The Cisco Systems Q4 fiscal 2022 earnings call was a veritable master’s class in two functions that are critical in today’s turbulent economic environment: adapting to customer needs and building supply chain resiliency.
As a tech bellwether, Cisco’s results and its top execs’ commentary are invaluable indicators of the customer pulse. Additionally, its progress in addressing component shortages that impact its financial results could be a great leading indicator for other supply-constrained companies. They’re important to Acceleration Economy readers, given Cisco’s role as a strategic tech supplier and as a company that runs a highly complex global supply chain.
As such, we want to share some of the most insightful comments from Cisco executives in these key areas. This quote from Chairman and CEO Chuck Robbins sums things up perhaps better than any other inputs that he and CFO Scott Herren delivered.
“I think if you ask our customers if they would pause spending during a crisis, they would probably respond, ‘When is there not going to be a crisis given what we’ve dealt with the last three years?’ And so, in general, we don’t hear a lot of difference,” Robbins said.
Cisco’s results and forecast were generally ahead of analyst estimates, so they had a bullish near-term impact on the company’s stock. That’s despite extremely difficult year-over-year revenue comparisons as well as a negative impact on margins and cash flow because the company paid more for components in some cases to meet customer demand.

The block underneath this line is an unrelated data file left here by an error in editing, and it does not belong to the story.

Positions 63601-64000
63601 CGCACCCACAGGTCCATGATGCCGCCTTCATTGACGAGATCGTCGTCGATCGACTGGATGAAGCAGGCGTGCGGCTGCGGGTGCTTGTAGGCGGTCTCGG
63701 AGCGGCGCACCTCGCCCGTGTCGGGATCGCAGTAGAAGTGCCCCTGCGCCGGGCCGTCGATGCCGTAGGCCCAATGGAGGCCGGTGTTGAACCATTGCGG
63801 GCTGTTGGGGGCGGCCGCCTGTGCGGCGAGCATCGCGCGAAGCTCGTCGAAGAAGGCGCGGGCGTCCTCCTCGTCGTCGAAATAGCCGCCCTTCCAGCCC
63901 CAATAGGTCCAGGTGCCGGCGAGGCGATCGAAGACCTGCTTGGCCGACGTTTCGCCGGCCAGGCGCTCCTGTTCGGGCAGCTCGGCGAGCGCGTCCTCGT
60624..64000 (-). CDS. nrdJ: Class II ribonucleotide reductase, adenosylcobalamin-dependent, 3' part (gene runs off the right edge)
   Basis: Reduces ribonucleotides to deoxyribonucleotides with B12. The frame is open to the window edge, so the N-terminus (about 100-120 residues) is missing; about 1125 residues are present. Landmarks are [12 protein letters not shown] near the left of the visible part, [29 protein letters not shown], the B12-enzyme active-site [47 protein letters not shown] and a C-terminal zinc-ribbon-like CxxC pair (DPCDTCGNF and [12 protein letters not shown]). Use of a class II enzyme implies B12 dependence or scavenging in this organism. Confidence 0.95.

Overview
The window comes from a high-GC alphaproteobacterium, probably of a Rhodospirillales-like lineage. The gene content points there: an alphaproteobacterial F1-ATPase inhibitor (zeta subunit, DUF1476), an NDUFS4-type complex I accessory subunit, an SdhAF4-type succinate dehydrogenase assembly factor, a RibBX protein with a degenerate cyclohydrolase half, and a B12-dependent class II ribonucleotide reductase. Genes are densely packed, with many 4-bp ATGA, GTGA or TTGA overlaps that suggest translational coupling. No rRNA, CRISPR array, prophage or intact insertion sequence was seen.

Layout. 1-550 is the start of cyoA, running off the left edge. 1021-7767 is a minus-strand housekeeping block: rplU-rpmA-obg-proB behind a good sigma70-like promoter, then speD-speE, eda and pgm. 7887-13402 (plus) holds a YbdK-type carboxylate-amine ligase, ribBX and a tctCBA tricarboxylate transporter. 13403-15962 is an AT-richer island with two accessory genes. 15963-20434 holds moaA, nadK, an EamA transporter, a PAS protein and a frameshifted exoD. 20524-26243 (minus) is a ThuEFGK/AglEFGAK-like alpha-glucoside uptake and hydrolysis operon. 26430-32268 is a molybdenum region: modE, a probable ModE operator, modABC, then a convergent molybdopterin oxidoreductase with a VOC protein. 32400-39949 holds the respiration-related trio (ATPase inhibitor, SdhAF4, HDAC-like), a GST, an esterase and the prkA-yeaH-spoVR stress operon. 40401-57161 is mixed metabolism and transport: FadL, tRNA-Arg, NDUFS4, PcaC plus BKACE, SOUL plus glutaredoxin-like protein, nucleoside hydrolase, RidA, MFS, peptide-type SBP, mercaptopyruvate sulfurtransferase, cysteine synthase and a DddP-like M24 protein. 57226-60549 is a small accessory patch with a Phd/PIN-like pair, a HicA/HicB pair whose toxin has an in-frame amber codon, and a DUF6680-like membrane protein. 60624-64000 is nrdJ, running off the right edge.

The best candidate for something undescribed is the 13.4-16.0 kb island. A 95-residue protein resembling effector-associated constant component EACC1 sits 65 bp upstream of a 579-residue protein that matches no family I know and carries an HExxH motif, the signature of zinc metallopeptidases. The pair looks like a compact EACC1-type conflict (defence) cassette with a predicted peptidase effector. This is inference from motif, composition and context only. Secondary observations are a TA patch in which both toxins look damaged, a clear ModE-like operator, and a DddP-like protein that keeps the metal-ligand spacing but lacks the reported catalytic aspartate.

Fourth quarter revenue was $13.1 billion, flat year over year. Full-year revenue was $51.6 billion, up 3%. The company reported strong demand with record full-year product orders and backlog. GAAP earnings per share of $2.82 decreased 4% year over year.
The company is forecasting FY2023 revenue to grow 4% to 6% year over year.
Customer Demand, Buying Trends
“From a demand perspective, we continue to experience solid customer activity beyond our ability to deliver as is reflected in the growth of our backlog that we saw throughout the quarter. While our business is not immune to macro trends, we will remain disciplined in our operations while benefiting from robust multiyear investment trends and the technology transitions I mentioned earlier,” CEO Robbins said.
“Our innovation is helping our customers and partners navigate an increasing amount of complexity, and there is a greater sense of urgency to leverage leading-edge technologies to deliver on their strategic objectives.”
Those strategic objectives and that urgency are very much focused on deploying cloud technology:
“We see significant opportunity ahead as these customers build out massively scalable cloud networks and increasingly turn to Cisco to help them meet accelerating demand for cloud services.”Chuck Robbins, Chairman and CEO, Cisco
“While we anticipated some moderation from the unprecedented product order growth of last year, demand signals remain solid.”
He noted that customers have concerns about supply and product availability, and this has been a point of discussion: “Our discussions with them focused on strategic projects, supply assurance, and the critical role Cisco can play to support their long-term technology road maps. They did not indicate any fundamental shift in their commitment to technology investments.”